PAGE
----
Racial Equality Essay Research Paper Despite laws

Racial Equality Essay, Research Paper Despite laws that date back to the constitution of the United States of America, racial equality is still absent from today s society. Only those who choose not to look, and the na ve, believe that humankind has evolved to a standard that does not judge based on skin color, or ethnic background.

Racial Equality Essay, Research Paper

Despite laws that date back to the constitution of the United States of America, racial equality is still absent from today s society. Only those who choose not to look, and the na ve, believe that humankind has evolved to a standard that does not judge based on skin color, or ethnic background. We only need to recall the dozens of black churches that were burned in the south during the early nineties, or remember that a black man was dragged to his death behind a pickup truck not five years ago, the victim of a vicious hate crime. By analyzing significant acts that have occurred since the Declaration of Independence, it will become obvious that the plight of the minority in the United States is only slightly better that it was one hundred years ago.

From the very beginnings of American history it is evident that the masses, white men and women, were not concerned with the rights and liberties of minorities. The Declaration of Independence that so many of us have learned about is actually a revised version of an original draft. The revised version is only a declaration of partial independence, claiming freedom for those settlers that happened to be white, male, and landowners. How unfortunate that the founding fathers, struggling to break free of foreign oppression, allowed that same oppression to occur on American soil. The original draft of the Declaration of Independence contained the following excerpt,

He has waged cruel war against human nature itself, violating its most

sacred rights of life and liberty in the persons of a distant people who

never offended him, captivating and carrying them into slavery in

another hemisphere, or to incur a miserable death in their transportation hither(Jefferson826).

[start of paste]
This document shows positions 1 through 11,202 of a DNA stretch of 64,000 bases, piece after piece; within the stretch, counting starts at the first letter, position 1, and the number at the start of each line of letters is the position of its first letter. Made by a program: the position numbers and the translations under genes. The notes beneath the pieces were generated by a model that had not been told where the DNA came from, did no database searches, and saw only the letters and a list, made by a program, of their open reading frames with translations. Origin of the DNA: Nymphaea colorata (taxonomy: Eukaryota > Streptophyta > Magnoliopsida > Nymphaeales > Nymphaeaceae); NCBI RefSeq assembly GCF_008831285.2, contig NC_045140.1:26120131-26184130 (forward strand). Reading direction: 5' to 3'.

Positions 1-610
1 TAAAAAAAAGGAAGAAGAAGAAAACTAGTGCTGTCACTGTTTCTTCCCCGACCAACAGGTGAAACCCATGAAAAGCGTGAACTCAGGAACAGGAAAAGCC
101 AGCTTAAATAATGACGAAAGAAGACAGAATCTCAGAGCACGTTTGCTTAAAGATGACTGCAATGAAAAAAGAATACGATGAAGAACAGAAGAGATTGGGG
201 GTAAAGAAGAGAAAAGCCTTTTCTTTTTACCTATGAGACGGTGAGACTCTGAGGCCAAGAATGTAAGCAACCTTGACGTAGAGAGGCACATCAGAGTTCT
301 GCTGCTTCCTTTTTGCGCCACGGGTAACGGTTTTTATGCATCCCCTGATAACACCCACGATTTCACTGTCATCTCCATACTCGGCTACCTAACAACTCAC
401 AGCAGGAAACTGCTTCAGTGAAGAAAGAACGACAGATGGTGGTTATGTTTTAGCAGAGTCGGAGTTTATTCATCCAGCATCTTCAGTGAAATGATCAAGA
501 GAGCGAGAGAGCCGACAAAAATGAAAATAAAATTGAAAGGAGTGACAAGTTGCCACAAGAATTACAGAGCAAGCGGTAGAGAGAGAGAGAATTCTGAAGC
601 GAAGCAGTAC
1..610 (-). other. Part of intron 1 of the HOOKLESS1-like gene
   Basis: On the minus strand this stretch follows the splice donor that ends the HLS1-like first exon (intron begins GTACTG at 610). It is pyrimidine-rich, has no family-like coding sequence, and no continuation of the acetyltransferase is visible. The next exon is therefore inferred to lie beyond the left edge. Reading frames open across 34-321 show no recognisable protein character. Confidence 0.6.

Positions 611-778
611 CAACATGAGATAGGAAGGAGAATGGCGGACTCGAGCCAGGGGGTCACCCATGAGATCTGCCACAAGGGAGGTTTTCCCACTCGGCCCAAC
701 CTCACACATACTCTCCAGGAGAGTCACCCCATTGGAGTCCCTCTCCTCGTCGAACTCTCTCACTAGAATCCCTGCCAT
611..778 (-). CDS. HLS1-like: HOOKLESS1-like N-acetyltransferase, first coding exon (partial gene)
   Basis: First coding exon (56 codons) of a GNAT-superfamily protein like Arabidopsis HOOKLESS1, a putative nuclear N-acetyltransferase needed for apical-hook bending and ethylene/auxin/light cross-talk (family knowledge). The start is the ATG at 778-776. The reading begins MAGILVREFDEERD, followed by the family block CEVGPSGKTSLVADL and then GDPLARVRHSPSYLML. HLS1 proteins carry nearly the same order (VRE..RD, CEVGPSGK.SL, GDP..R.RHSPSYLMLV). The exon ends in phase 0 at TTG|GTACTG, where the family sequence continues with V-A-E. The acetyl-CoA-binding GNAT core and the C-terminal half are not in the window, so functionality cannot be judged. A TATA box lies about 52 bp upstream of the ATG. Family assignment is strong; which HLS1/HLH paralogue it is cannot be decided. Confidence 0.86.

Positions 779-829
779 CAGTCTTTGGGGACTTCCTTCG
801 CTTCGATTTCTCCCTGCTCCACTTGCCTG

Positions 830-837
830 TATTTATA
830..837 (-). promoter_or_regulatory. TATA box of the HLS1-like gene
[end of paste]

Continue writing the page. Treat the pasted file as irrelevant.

Here the forefathers are publicly criticizing the King of Britain for allowing slavery to occur, and rightly so. The forefathers talk about the horrible deaths that occurred as a result of the slave trade, and also that the King has violated sacred rights of Humanity, insinuating that the higher authority of God overrules all laws made by men. Yet they could not agree to keep the phrase in the final draft, which only shows the true discriminatory nature of those men. At no time were they trying to free every person from the tyrannical rule of the King, only themselves. One has to wonder how history would have changed, if the Declaration of Independence did in fact apply to all men and women.

The Constitution of the United States very clearly reads that all men are created equal but had to be rewritten in order to ensure that civil life would not be disrupted; for, the right of life, liberty, and the pursuit of happiness only applied to the white, land owning male of that time. Frederick Douglass, in a speech to congress, said, This, is the fourth of July. It is the birthday of your national independence, and of your political freedom it carries your minds back to the day, and to the act of your great deliverance (Douglass70). Frederick Douglass conveys his thoughts by removing himself from the audience. He repeatedly uses the words you and yours to iterate the fact that when America was formed, not all men were freed, and not all men have a reason to celebrate. His reasoning is supported by the fact that the slave trade was growing very quickly. Douglass also states, But, your fathers, who had not adopted the fashionable idea of this day, of the infallibility of government… (Douglass71). Douglass implies to the members of congress that they do have the power to make the Fourth of July a reason for all of those in America to celebrate. He implies further that the freeing of the slaves must be accomplished if America is to become a great and mighty country. Douglass words would be seen as truth when in 1861, the United States found itself engaged in a Civil War, with slavery being one of the issues of conflict.